this proceeding is located at Tucson, Arizona.  Employed thereat are 25
 patrol agents and 3 supervisors.  A regional commissioner is responsible
 for the operation of particular sectors, and said individual reports to
 the Commissioner of the Immigration and Naturalization Service.
 
    2.  At all times material herein the Union has been, and still is,
 the exclusive representative of employees assigned to the Border Patrol
 Sectors, including the Border Patrol Agents stationed at Tucson,
 Arizona.  /3/
 
    3.  The Office of Professional Responsibility (OPR) is the internal
 investigative branch of the U.S. Immigration and Naturalization Service.
  It is responsible for investigating alleged misconduct on the part of
 employees of INS.  The Director of OPR reports to the Commissioner of
 the Service.
 
    4.  Conduct of the Border Patrol Agents is regulated by provisions
 contained in the Operations Instructions of the Service - 287.10, (G.C.
 Exhibit No. 3) which sets forth the obligations of the employees to
 report any acts of misconduct committed by fellow agents.  The
 Instructions also refers to disciplinary action which could be taken
 against employees who fail to report such misconduct.
 
    5.  The general practice, as followed by OPR investigators who are
 investigating alleged misconduct, is to interview agents regarding the
 allegations, write a report of their findings, and submit same to the
 regional and central offices.  The interviewers also reach conclusions
 regarding their findings, and they make recommendations as to whether
 disciplinary action should be taken.  Disciplinary measures are
 determined by the Deputy Chief Patrol Agent at the sector level.  /4/
 
    6.  In the spring of 1981 certain allegations were made concerning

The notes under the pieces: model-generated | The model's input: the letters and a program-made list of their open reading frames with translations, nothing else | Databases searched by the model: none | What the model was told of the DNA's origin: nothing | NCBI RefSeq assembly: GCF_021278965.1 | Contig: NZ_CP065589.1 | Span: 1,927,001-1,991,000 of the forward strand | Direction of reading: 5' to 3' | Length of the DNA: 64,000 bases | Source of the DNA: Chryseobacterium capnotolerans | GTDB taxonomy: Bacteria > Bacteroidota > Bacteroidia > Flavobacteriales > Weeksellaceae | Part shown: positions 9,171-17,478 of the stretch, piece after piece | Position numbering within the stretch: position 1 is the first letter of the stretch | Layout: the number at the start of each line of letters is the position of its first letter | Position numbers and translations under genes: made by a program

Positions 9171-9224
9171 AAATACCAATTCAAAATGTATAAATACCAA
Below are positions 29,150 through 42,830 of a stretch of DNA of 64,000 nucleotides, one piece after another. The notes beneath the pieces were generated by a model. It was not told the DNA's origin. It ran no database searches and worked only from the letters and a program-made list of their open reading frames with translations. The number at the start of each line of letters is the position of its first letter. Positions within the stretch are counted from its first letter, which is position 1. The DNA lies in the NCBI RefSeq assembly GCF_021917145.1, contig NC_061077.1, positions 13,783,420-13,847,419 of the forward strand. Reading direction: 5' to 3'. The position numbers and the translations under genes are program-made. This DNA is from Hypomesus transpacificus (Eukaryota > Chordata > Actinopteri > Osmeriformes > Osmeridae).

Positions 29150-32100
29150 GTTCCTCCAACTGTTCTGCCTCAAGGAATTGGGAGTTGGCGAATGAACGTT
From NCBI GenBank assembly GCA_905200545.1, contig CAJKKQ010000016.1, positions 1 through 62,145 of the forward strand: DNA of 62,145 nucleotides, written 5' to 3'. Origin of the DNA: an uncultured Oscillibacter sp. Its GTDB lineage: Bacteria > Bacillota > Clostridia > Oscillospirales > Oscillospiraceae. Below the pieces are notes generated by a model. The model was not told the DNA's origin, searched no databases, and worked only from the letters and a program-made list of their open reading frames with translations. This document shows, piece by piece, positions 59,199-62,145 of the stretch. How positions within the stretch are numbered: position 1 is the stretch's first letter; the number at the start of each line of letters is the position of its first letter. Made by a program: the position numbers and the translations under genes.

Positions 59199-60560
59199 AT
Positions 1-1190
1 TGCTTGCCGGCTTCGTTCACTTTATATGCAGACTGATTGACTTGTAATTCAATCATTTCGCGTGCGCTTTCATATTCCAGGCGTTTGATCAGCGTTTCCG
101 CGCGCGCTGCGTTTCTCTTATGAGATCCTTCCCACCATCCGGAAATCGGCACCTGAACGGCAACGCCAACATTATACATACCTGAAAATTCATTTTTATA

possible misconduct on the part of the Border Patrol Agents at Tucson,
 Arizona.  The alleged misconduct involved the following:  (a) failure by
 an agent, who was allegedly drinking, to make a report of the theft of a
 Border Patrol vehicle by a Border Patrol Agent;  (b) drinking at the
 Tucson Patrol Sector;  (c) sexual activities by Patrol Agents with
 females which occurred on the premises during a drinking party.  /5/
 
    7.  Arrangements were made for four OPR investigators to interview
 the Patrol Agents allegedly involved in such misconduct at Tucson during
 March and April, 1981.  Seven such agents at Tucson were to be
 interviewed by the OPR representatives.  Respondent notified the Patrol
 Agents, in writing, that they were required to appear before OPR
 investigators at an administrative investigation and give testimony
 regarding alleged misconduct as specified.  /6/
 
    8.  On April 9, 1981 Patrol Agent Gregory Reed reported for duty at
 the Tucson Sector.  His supervisor directed him to report to the sector
 headquarters and talk to OPR representatives.  En route thereto Reed met
 Marvin J. Foust, President of the Union.  Since Reed assumed /7/ the OPR
 men would be questioning him as to the alleged misconduct by fellow
 agents, he asked Foust to come along and act as his union
 representative.  At headquarters they met OPR investigators Anthony
 Medici and Patrick Comey who informed Reed they wished to take a
 statement from him as a witness to alleged misconduct by other Patrol
 Agents.  Medici and Comey asked why Foust was present, and Reed replied
 that Foust was his union representative.  The OPR investigators stated
 that Reed would be given immunity from disciplinary action;  that the
 statement would not be used as a basis for any such discipline, although
 the immunity did not extend to criminal violations.  They informed Reed
 that, in view of the immunity, he could not have a union representative
 present at the interview.  Further, Reed was advised that if he refused
 to give a statement freely and voluntarily, he could be charged with
 insubordination.  Reed continued to declare that he wanted union
 representation.
 
    9.  Since neither Reed nor Foust ever heard of the immunity to be
 given the employee, and had not received anything in writing prior to
 April 9, Foust left to call the Union's Vice-President.  Upon his return
 to the room, Foust attempted to accompany Reed during the investigation
 but was told to leave.  The employee repeated his request for union